Researchers Make Chemical Warfare Protective Nanofibers out of Deck Sealer

Aug 28, 2006

While cotton may be the fabric of our lives, Texas Tech University researchers may have discovered a polyurethane nanofiber technique that can save lives.

Dr. Seshadri Ramkumar, an assistant professor at The Institute of Environmental and Human Health at Texas Tech, and graduate student Thandavamoorthy Subbiah discovered a honeycomb polyurethane nanofabric by using electrospinning. The nanofabric, created by exposing polyurethane to high voltage, can not only trap toxic chemicals, but also be used in a hazardous material suit.

Ramkumar’s findings are featured in the Sept. 5 edition of the Journal of Applied Polymer Science. The project was supported by the U.S. federal funds.

“These fibers are tiny,” Ramkumar said. “They’re about 1,000 times smaller than microfibres. We are able to develop honeycomb-like structures with this method, which makes a mesh within a mesh. This may not only provide increased surfaces area, but also can trap toxic chemicals more efficiently. These fibers are yet to be tested for their protection capabilities.”

Ramkumar and other researchers were able to observe self-assembled honeycomb nanomeshes that have not been reported before in the case of polyurethane nanofibers.

“This can be a very efficient filter against toxic chemicals, as well as a membrane for protecting people,” he said. “This will provide a significant boon to chemical protective clothing as well as a method to trap chemical warfare agents.”

Source: Texas Tech University

Explore further: Understanding the source of extra-large capacities in promising Li-ion battery electrodes

add to favorites email to friend print save as pdf

Related Stories

Hoverbike drone project for air transport takes off

6 hours ago

What happens when you cross a helicopter with a motorbike? The crew at Malloy Aeronautics has been focused on a viable answer and has launched a crowdfunding campaign to support its Hoverbike project, "The ...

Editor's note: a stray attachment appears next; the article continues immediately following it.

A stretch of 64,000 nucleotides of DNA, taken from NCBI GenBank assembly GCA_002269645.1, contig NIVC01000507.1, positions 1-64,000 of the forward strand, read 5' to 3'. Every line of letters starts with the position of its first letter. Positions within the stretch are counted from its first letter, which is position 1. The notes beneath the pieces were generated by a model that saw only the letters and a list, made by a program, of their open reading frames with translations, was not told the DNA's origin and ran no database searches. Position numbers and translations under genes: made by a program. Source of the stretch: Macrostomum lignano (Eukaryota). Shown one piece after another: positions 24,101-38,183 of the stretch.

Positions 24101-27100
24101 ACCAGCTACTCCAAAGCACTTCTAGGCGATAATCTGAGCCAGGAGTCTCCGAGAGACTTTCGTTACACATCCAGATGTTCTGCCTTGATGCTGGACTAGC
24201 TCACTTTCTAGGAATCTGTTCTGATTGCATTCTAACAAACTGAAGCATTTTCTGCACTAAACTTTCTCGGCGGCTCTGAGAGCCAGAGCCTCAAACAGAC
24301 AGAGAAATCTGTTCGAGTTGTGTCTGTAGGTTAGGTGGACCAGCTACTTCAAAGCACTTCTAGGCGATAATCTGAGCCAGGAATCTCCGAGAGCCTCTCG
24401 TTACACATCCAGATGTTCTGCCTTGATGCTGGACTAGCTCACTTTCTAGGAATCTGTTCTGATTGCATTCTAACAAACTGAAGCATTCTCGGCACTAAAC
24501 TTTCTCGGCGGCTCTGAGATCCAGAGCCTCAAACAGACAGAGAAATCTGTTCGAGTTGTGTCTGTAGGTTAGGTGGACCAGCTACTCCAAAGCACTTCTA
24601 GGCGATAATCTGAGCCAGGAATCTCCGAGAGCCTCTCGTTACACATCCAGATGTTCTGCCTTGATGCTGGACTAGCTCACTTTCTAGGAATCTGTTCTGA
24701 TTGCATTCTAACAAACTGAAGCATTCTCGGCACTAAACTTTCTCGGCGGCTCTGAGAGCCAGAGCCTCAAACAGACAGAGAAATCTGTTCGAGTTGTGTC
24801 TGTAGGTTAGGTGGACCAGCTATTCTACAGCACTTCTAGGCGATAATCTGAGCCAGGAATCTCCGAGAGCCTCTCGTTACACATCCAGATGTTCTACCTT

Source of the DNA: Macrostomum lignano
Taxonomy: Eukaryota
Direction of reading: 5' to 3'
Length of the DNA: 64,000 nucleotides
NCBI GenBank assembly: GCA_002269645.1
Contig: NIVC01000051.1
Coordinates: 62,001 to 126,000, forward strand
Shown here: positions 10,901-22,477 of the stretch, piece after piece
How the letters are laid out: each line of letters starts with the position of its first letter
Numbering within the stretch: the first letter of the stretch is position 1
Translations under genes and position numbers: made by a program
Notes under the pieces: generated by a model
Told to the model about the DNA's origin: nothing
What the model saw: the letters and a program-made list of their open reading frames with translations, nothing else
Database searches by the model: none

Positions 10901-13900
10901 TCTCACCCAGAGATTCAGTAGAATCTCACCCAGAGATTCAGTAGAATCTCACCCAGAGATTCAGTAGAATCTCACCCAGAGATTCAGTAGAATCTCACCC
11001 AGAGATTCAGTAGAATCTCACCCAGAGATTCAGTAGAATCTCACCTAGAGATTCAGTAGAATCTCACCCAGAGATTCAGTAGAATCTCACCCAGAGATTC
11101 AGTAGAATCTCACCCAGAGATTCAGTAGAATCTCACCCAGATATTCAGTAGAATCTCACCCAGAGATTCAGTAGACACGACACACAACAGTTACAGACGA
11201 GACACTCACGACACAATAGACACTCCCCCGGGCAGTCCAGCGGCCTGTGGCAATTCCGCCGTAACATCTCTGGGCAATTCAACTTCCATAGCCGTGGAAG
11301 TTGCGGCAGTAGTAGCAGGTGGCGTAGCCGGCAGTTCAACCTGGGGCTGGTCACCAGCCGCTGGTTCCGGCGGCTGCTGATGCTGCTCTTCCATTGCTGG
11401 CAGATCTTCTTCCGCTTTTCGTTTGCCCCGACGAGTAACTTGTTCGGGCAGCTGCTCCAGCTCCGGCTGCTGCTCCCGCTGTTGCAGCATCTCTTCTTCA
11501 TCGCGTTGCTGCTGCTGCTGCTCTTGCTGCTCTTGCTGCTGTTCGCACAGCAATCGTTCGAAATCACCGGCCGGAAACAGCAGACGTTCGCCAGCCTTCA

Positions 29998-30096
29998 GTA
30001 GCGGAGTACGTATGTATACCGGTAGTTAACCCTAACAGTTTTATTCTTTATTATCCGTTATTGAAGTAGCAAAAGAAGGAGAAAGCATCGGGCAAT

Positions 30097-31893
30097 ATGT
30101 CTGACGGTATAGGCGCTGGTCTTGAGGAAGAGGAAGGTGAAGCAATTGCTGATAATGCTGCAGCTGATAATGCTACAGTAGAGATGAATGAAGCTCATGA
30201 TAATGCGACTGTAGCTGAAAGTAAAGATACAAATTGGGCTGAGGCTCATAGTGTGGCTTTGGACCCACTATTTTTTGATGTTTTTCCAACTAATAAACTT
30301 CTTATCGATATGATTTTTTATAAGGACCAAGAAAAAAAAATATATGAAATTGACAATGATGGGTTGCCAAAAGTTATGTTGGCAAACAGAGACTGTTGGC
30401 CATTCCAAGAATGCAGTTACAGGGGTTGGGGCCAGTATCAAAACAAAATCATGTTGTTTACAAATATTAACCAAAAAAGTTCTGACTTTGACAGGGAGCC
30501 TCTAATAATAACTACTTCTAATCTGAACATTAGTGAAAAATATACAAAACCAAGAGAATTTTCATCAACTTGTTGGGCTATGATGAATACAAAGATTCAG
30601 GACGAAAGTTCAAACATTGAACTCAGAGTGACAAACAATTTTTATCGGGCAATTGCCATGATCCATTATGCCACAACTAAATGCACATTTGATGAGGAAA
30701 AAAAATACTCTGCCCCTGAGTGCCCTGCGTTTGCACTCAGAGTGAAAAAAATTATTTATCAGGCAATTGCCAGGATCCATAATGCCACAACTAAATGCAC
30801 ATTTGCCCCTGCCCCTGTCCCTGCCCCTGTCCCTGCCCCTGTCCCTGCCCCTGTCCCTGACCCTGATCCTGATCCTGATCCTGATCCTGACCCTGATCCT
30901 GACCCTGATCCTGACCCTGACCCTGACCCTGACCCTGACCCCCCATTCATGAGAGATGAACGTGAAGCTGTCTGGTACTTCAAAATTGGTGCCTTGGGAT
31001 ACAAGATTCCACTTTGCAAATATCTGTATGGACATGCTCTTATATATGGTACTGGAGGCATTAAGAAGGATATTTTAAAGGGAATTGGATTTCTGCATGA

Study indicates large raptors in Africa used for bushmeat

6 hours ago

Bushmeat, the use of native animal species for food or commercial food sale, has been heavily documented to be a significant factor in the decline of many species of primates and other mammals. However, a new study indicates ...

'Shocking' underground water loss in US drought

7 hours ago

A major drought across the western United States has sapped underground water resources, posing a greater threat to the water supply than previously understood, scientists said Thursday.

Recommended for you

Graphene surfaces on photonic racetracks

8 hours ago

In an article published in Optics Express, scientists from The University of Manchester describe how graphene can be wrapped around a silicon wire, or waveguide, and modify the transmission of light through it.

Simulating the invisible

9 hours ago

Panagiotis Grammatikopoulos in the OIST Nanoparticles by Design Unit simulates the interactions of particles that are too small to see, and too complicated to visualize. In order to study the particles' behavior, he uses ...

Building 'invisible' materials with light

10 hours ago

A new method of building materials using light, developed by researchers at the University of Cambridge, could one day enable technologies that are often considered the realm of science fiction, such as invisibility ...

User comments : 0